Bill and Ryan from Physio Inq Engadine go through their 3 favourite tips when it comes to avoiding pain and injury for those who spend long periods driving.

Youtube Channel
https://www.youtube.com/channel/UCP1sqx37XFgiLL_GLYA2V6A/

Other Important Tips on How to Have Good Posture While Driving

Although the tips listed above are our favourites and are the advice we offer to many of our clients, there are many others to mention that can improve your posture while driving.

Adjust your seat, the steering wheel, and your mirrors. Your backrest should be between 100 and 110 degrees allowing your back to make full contact. Your knees should have a slight bend even when using the pedals. The steering wheel should allow you to keep your elbows below your shoulders, as we mentioned previously. And you shouldn’t have to strain your neck to see out of your mirrors.

Keep your pelvis upright and up against your seat. Avoid slumping by keeping your pelvis upright and press it all the way against your seat. There should be no space between your hips and the seat. To assist with this, try a lumbar pillow.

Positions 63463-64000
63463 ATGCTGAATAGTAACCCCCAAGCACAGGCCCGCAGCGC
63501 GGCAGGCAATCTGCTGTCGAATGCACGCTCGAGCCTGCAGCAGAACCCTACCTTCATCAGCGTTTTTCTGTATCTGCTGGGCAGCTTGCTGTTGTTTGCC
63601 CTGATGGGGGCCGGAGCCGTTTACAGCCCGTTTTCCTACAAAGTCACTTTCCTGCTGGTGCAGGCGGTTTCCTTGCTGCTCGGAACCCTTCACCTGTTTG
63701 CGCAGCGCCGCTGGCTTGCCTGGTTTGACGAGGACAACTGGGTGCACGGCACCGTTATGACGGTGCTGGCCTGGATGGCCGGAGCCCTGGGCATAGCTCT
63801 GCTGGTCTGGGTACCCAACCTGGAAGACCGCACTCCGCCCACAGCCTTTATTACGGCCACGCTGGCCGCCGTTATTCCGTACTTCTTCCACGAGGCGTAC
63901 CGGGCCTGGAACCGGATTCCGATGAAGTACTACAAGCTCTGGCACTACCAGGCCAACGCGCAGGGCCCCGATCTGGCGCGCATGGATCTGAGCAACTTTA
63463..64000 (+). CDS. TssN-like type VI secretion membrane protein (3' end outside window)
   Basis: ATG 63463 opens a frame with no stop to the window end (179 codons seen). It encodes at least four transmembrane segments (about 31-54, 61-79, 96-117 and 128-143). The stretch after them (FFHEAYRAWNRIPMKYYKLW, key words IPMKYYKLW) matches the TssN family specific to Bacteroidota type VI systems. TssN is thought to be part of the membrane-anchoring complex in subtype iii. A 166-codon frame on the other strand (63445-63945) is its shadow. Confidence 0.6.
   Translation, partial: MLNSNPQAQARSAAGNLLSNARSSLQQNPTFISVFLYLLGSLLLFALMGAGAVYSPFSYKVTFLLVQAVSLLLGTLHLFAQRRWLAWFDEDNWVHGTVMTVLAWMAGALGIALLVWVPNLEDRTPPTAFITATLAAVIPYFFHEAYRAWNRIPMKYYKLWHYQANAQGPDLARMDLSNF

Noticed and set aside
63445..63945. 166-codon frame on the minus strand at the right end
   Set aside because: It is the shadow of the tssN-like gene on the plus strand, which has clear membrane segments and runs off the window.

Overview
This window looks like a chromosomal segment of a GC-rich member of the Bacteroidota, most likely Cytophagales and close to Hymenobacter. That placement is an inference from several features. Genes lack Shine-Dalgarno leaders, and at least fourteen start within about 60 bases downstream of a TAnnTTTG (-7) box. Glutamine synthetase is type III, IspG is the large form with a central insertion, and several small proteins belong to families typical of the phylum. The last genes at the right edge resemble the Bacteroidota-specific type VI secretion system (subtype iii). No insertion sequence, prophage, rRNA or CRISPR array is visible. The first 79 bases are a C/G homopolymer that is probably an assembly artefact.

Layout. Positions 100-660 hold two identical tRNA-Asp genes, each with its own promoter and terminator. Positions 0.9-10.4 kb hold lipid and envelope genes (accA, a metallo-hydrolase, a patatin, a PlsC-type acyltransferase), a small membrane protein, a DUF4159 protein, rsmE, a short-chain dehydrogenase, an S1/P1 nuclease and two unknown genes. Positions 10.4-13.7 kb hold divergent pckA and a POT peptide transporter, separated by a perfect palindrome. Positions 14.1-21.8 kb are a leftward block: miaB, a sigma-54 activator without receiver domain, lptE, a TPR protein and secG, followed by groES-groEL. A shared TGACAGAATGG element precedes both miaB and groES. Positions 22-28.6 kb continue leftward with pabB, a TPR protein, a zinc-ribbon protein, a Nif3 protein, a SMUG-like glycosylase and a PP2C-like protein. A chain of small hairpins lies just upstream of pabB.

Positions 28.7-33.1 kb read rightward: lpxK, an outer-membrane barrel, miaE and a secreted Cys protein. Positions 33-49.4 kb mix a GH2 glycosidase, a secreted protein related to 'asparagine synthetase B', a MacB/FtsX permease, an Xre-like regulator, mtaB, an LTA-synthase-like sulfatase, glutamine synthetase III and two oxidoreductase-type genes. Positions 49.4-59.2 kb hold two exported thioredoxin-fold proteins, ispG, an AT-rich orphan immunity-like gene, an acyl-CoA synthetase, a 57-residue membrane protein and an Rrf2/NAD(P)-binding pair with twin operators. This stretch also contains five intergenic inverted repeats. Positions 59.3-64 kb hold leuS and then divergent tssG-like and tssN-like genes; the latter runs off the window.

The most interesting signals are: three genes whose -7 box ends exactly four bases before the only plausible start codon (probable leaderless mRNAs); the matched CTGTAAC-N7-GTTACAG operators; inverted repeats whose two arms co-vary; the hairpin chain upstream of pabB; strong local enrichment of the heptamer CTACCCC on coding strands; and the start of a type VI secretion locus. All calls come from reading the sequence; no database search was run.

Sit up straight with both sides of your back evenly touching the seat. If the pedals are too far away, you might adjust by reaching your right foot and lifting the right side of your back off the seat. Avoid rotating the hips like this and keep both sides of your back firmly against the seat.

Sit evenly on your sit bones. Stay aware of how you’re sitting in the first place. It’s common to favour one side over the other but do your best to keep both sit bones evenly pressing into the seat. Rocking side to side can help you get a feel for where you’re placing your weight so that you can adjust accordingly.